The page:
Concealed Carry

One Month After Texas Church Shooting, House GOP Passes Concealed Carry Reciprocity Act

Dec 07, 2017 by Alyssa Duvall

On Wednesday, one month after the tragic church shooting in Sutherland Springs, Texas, House Republicans passed a bill that would force concealed carry permit reciprocity. In other words, similar to a state driver’s license, a concealed carry permit would be required by law to be honored across state lines. Organizations such as the National Rifle Association count the bill’s advancement toward law as a huge win for the Second Amendment, while many opponents fear that looser restrictions on lawful gun ownership will put more Americans at risk.

The Concealed Carry Reciprocity Act passed the House by a 231-198 vote, almost exactly along party lines. Its timing cannot be ignored, as the December 6th vote comes one month after Devin Kelley shot and killed 26 people in the Sutherland Springs First Baptist Church with illegally purchased guns before he was apprehended by Stephen Willeford, a lawful gun owner.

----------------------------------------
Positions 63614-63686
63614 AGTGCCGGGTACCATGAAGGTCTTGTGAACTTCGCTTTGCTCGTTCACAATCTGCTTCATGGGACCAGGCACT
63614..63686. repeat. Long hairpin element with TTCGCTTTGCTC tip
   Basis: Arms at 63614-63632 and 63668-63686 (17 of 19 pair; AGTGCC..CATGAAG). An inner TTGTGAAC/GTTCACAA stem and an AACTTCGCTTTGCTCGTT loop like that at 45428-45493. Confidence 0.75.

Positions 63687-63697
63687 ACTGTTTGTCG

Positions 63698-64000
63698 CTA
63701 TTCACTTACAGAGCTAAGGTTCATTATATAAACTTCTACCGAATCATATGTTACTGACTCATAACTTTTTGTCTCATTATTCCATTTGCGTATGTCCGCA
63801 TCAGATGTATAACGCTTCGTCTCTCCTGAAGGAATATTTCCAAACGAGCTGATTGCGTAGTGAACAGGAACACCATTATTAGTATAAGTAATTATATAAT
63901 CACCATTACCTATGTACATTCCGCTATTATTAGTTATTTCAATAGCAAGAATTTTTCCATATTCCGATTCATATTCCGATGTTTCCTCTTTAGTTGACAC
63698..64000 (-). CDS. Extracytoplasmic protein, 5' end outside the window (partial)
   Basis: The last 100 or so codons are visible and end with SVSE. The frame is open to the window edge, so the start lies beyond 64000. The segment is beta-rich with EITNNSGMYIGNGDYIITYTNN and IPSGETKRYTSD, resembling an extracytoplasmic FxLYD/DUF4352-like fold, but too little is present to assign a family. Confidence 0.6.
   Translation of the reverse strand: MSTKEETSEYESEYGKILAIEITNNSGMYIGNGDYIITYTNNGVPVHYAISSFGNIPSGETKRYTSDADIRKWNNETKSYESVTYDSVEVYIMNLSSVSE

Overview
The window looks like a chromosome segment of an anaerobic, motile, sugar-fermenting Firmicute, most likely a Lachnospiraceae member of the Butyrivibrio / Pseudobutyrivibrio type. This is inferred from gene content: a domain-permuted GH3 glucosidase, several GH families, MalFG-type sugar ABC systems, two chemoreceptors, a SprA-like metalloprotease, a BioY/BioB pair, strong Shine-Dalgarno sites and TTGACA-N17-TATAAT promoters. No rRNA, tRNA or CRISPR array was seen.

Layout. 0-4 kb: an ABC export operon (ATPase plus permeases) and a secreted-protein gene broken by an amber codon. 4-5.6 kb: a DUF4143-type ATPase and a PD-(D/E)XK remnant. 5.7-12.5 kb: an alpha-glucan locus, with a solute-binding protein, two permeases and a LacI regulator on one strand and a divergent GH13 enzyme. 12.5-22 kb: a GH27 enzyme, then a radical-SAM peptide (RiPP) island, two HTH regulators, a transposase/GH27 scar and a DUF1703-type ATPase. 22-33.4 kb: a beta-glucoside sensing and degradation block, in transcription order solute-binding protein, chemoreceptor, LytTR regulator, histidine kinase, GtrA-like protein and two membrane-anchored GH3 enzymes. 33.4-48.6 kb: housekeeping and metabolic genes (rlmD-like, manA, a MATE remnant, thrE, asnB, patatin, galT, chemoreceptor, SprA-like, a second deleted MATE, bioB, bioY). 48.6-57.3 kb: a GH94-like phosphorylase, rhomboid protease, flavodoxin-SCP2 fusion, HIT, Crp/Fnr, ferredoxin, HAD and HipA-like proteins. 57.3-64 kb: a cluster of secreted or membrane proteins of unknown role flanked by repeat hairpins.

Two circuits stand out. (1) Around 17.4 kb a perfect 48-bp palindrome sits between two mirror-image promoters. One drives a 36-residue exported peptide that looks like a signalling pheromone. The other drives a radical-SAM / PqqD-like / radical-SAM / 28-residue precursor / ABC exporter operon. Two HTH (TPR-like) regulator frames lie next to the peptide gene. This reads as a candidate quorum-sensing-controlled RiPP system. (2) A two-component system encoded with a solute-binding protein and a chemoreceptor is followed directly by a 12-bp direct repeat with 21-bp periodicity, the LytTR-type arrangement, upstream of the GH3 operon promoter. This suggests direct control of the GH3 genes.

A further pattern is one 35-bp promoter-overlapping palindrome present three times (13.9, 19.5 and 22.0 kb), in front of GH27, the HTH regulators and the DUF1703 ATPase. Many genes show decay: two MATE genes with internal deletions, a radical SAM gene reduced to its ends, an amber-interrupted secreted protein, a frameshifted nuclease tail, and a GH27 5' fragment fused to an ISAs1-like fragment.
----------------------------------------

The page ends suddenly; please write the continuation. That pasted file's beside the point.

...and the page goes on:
The bill could have dramatic implications for places like New York City, which has very strict concealed carry permit restrictions but would be required honor permits from other states, such as Vermont, that require no permits. Second Amendment proponents tout universal concealed carry reciprocity as a safeguard for “good guys with a gun” to travel more easily with lawfully-owned firearms, but opponents and some members of law enforcement are concerned that this bill would reduce concealed carry standards to the weakest state link.

The bill, which comes with a background check provision, is considered by some to be “dead on arrival” once it reaches the Senate because Republicans would need to enlist the support of a many Democrats to overcome an inevitable filibuster.

Representatives in the House offered sharply divided commentary on the bill: “How can we face the families of [shooting victims] and say this bill is the best we could do?” Rep. Pramila Jayapal (D-WA.) said after the vote. Rep. Liz Cheney (R-WY.), however, said that under current laws, “those traveling or living on the border of a state that does not recognize their home state’s laws could have their gun rights stripped when they cross state lines. That’s wrong. This bill is crucial to protecting our constitutional rights.”

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